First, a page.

The ocean can be a terrifying place for some people but a place of calmness and relaxation for other people. For some, the ocean is somewhere fraught with many dangers, while some go there to discover an enchanting world, different from ours. This is why diving is one of the top exciting water sports nowadays and why you should explore the best dive destinations.
It’s tough, however, to pick the top dive spots in the world as there are many choices to pick from. And of course, different scuba divers have different preferences which will affect choosing the top dive spots.
While most divers will love to dive in site areas of interest like shipwrecks, pinnacles, caves, and caverns, others will love to get close to aquatic life. Some divers, even, prefer to explore different habitats like shallow and deep water, walls and slopes, weedy, rock, sandy, or reef bottom makeup.
Yes, every person probably has their favorite dive spots, but some sites around the world are special. They deserve to be checked out.
1. Bora Bora, French Polynesia
Just between the large island and the outer Motus, there sits a wonderful lagoon that promises a beautiful diving experience. You can dive both inside the lagoon and outside. Just outside the lagoon, you’ll find the Tapu dive site. It’s an excellent place to test your courage and impress your friends in the pub. In this place, you can get close to over 16 different species of sharks.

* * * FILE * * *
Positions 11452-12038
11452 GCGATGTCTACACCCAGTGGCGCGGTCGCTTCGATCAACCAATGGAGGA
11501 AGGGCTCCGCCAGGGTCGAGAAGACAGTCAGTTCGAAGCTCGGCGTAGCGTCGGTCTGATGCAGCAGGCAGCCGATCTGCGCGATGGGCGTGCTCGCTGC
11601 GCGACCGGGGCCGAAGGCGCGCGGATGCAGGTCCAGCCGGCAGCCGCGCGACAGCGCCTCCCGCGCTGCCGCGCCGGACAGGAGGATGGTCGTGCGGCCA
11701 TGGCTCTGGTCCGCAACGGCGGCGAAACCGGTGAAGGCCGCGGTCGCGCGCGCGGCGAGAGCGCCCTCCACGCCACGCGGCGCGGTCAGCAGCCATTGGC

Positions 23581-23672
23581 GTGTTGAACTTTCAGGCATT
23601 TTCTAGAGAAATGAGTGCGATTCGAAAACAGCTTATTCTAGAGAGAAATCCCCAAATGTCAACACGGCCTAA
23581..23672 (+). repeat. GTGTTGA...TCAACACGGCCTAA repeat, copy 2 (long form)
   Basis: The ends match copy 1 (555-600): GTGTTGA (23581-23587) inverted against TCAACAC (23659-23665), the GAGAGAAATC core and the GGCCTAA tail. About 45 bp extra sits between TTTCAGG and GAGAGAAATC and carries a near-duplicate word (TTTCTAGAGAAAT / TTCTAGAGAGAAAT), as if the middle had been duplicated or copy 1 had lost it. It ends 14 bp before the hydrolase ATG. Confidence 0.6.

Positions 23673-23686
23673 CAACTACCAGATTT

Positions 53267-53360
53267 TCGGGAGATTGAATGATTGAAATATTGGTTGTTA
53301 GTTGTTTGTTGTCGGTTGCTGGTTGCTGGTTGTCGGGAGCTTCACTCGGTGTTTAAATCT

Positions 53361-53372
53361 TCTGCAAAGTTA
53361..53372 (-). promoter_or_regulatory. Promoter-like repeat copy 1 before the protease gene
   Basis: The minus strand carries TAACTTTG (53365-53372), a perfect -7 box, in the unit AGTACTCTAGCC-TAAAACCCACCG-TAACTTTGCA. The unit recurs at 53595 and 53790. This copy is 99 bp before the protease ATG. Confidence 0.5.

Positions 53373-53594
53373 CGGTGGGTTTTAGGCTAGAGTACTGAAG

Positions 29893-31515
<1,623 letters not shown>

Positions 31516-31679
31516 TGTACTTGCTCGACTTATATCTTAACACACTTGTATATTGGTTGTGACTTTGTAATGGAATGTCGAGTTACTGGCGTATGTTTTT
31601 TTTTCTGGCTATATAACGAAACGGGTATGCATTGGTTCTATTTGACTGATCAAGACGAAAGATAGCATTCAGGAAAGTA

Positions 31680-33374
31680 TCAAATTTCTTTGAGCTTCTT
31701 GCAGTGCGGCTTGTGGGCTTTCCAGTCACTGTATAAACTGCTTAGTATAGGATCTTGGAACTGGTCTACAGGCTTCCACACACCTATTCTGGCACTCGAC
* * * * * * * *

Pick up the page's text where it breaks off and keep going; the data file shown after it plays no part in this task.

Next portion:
And if you time your visit to be between July and November, you will see humpback whales. The lagoon is home to moray eels, giant clams, and lots of tropical fish which will add to the thrill of diving in this amazing place.
2. Sardine Run, South Africa
This is one of the most popular dive points among those scuba divers who love the open sea. You should visit the Sardine Run from May to July and be amazed at the hordes of sardines swimming up the coast.
These fish, while crossing to the warmer waters of the Kwa-Zulu Natal, will encounter predators waiting to feast on them. This location is unique, so be patient because you’d be spending some time in the chilly seas searching for bait balls.
3. Anacapa Island, California
It’s going to be a cold dive here, even in the summer, when the surface temperature gets to 70 degrees. But hey, you can do this! You’ve got those gloves, hoods and cold-water boots too. When you get all the necessary gear in place and you’re ready to dive into the cold, you’re in for an experience of a lifetime.
While inside this place, the maximum visibility is around 50ft. This means that you can explore shipwrecks, kelp forests, and underwater arches. You’ll also meet the aquatic life here, most especially the sea lions who are very playful, and the area of covered in both black and white giant sea bass.
4. Eilat, Israel